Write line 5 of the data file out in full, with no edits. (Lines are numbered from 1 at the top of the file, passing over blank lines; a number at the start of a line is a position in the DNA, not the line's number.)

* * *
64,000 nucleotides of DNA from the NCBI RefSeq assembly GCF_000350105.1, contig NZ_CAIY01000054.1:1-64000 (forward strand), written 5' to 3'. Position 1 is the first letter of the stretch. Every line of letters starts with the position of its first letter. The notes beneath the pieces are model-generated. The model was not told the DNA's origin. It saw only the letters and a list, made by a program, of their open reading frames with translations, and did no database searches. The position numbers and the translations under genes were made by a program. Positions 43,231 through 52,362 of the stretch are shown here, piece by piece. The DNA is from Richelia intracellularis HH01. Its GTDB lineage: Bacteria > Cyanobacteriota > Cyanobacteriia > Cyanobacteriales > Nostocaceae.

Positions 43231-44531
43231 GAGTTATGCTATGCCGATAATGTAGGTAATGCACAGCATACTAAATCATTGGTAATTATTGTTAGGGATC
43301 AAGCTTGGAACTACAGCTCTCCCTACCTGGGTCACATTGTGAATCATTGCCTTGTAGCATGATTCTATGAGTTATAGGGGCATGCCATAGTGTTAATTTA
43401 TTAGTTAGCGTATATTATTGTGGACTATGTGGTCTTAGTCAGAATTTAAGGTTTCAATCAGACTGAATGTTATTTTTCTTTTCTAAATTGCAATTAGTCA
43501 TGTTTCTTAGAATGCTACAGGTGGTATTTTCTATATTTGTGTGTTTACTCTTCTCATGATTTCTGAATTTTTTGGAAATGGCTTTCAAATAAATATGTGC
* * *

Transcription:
43401 TTAGTTAGCGTATATTATTGTGGACTATGTGGTCTTAGTCAGAATTTAAGGTTTCAATCAGACTGAATGTTATTTTTCTTTTCTAAATTGCAATTAGTCA